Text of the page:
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Improving LSTC’s Multifrontal Linear Solver

Tony LockwoodSponsored ContentDear DE Reader:

A Check it Out column last September focused on how engineers from Cray, Livermore Software Technology Corp. (LSTC) and Rolls Royce teamed up to improve a simulation involving over 80 million elements using the Cray XC40 Supercomputer. That paper’s underlying theme is that you need to constantly improve your product as both technologies and user needs evolve. Constant improvement is the theme of the paper at the far end of today’s Check it Out link.

Livermore Software Technology has developed a new scalable algorithm for graph partitioning to address bottlenecks resulting from increasingly large simulation models. This dummy engine model, supplied by Rolls Royce, contains nearly 200 million equations. It was processed on an eight-node, 128-core cluster. LS-DYNA image courtesy of Cray Inc.

Livermore Software Technology has developed a new scalable algorithm for graph partitioning to address bottlenecks resulting from increasingly large simulation models. This dummy engine model, supplied by Rolls Royce, contains nearly 200 million equations. It was processed on an eight-node, 128-core cluster. LS-DYNA image courtesy of Cray Inc.

Hot off the PDF creator, “Improving LSTC’s Multifrontal Linear Solver” is something of an extension of the previously reported project. This paper will be presented at the European LS-DYNA Conference 2017 in Salzburg, Austria, next week. The authors gave Cray permission to publish it via DE. Unlike the previous paper, an engineer from Rolls Royce is not listed as a co-author; however, an engineer from Intel is credited as a co-author. My contact at Cray notes that they have worked closely with Rolls Royce and that its data was again used for this project.

The paper focuses on LSTC’s ongoing research into improving the performance of LS-DYNA FEA (finite element analysis) software. Specifically here, the focus is its multifrontal solver. The issue at hand is that implicit time steps in LS-DYNA work on solving sparse systems of linear equations that it transforms into a hierarchy of dense matrix factorizations. In a nutshell, the complexity of factorization is computationally intensive and can be a bottleneck. It requires lots of storage, and the time to solution as well as scalability are always something you want to improve. Engineers also want to simulate ever-larger models.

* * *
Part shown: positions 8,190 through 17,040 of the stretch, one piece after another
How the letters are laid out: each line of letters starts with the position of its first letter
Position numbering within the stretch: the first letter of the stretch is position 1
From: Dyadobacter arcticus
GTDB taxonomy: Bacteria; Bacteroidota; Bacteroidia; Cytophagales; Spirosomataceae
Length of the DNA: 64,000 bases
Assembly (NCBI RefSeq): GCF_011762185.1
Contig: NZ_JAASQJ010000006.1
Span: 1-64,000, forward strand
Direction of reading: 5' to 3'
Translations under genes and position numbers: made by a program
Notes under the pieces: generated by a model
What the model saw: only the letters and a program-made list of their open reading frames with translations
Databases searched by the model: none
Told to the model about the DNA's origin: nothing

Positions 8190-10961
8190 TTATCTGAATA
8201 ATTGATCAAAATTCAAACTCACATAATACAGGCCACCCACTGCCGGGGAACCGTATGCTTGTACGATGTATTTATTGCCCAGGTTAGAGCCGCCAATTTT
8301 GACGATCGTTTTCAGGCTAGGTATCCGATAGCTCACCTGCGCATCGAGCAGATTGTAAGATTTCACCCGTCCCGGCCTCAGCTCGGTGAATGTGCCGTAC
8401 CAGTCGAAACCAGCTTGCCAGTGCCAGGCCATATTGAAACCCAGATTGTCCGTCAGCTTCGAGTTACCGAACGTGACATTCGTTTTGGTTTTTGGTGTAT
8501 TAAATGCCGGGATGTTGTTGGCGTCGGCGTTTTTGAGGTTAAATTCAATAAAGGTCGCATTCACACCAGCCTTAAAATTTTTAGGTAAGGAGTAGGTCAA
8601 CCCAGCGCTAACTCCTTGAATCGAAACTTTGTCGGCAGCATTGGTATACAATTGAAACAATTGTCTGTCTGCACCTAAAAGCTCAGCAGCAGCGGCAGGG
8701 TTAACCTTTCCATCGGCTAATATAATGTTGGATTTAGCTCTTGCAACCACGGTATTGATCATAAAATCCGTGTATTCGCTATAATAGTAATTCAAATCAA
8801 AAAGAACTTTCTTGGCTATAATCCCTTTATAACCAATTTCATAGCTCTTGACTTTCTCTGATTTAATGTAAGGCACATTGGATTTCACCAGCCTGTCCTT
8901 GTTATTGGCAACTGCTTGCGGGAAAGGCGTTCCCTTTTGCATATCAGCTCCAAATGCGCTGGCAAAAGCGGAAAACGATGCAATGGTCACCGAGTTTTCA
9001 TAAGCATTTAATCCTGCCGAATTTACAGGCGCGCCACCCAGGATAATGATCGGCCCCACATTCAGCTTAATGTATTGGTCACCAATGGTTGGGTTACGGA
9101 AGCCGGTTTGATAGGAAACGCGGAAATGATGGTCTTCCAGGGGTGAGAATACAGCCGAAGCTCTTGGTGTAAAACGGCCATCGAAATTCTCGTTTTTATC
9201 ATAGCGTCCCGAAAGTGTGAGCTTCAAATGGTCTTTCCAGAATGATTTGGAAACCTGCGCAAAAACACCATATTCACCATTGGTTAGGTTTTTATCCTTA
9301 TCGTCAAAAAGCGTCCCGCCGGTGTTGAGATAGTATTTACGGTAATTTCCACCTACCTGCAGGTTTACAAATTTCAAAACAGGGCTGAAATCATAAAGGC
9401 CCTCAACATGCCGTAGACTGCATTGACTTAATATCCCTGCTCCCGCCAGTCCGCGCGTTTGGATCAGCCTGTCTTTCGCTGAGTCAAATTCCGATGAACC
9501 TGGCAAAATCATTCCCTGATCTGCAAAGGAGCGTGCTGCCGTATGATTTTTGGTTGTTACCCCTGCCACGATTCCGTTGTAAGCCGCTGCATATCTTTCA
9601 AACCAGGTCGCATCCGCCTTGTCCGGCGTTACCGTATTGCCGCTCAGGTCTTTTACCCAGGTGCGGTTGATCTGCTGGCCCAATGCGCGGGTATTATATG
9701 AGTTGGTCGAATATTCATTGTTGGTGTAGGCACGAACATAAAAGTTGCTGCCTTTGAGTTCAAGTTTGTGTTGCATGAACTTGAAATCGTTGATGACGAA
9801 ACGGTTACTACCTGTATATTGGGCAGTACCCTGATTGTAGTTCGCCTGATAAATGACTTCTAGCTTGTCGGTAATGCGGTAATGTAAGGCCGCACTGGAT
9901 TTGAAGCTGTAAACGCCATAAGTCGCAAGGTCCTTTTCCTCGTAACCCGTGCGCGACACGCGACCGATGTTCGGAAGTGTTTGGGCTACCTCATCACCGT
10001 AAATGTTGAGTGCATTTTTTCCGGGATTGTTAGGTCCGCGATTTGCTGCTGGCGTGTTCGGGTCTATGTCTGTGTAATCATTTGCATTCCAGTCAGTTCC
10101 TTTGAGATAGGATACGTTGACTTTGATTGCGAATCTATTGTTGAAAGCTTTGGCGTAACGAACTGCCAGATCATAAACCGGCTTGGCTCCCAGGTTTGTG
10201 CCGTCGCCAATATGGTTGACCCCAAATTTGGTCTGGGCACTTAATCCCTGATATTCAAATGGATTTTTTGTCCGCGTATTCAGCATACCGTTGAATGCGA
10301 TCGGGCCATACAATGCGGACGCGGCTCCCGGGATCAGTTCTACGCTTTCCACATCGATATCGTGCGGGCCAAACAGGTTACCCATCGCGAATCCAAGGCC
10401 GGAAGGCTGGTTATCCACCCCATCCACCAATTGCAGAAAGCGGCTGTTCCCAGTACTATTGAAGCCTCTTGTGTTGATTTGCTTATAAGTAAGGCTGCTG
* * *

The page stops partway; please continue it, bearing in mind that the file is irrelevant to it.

In a Nutshell: Improving LSTC’s Multifrontal Linear Solver

• Follow-on report on research to improve the performance of LS-DYNA for ever-larger simulations.

• Discusses how new microprocessors and storage technologies can improve performance.

• Looks into new methodologies to increase processor scaling.

• Examines a new scalable algorithm for graph partitioning to better use distributed memory.

• Deep technical details appeal to analysts as well as engineering and IT managers.

Learn more here.

This six-page paper looks at three areas of research showing promising performance improvements. One leverages new technologies, such as new microprocessor architectures, as well as emerging technologies for SSDs (solid-state drives). The second discusses how the project team is working to improve the performance of factorization on large-scale distributed memory systems so that sparse matrix factorization will continue to scale for thousands of cores. The last section looks at research efforts that should enable LS-DYNA to handle and solve even larger implicit models in the near future.

Befitting its upcoming presentation at the European LS-DYNA Conference 2017, “Improving LSTC’s Multifrontal Linear Solver” is an in-depth, highly technical paper. Its appeal for FEA practitioners, engineering project leaders and engineering IT managers should be wide. Hit today’s Check It Out link for your complimentary copy.

Thanks, Pal. – Lockwood

Anthony J. Lockwood
Editor at Large, DE

About Anthony J. Lockwood

Anthony J. Lockwood is Digital Engineering's Editor-at-Large. Contact him via de-editors@digitaleng.news.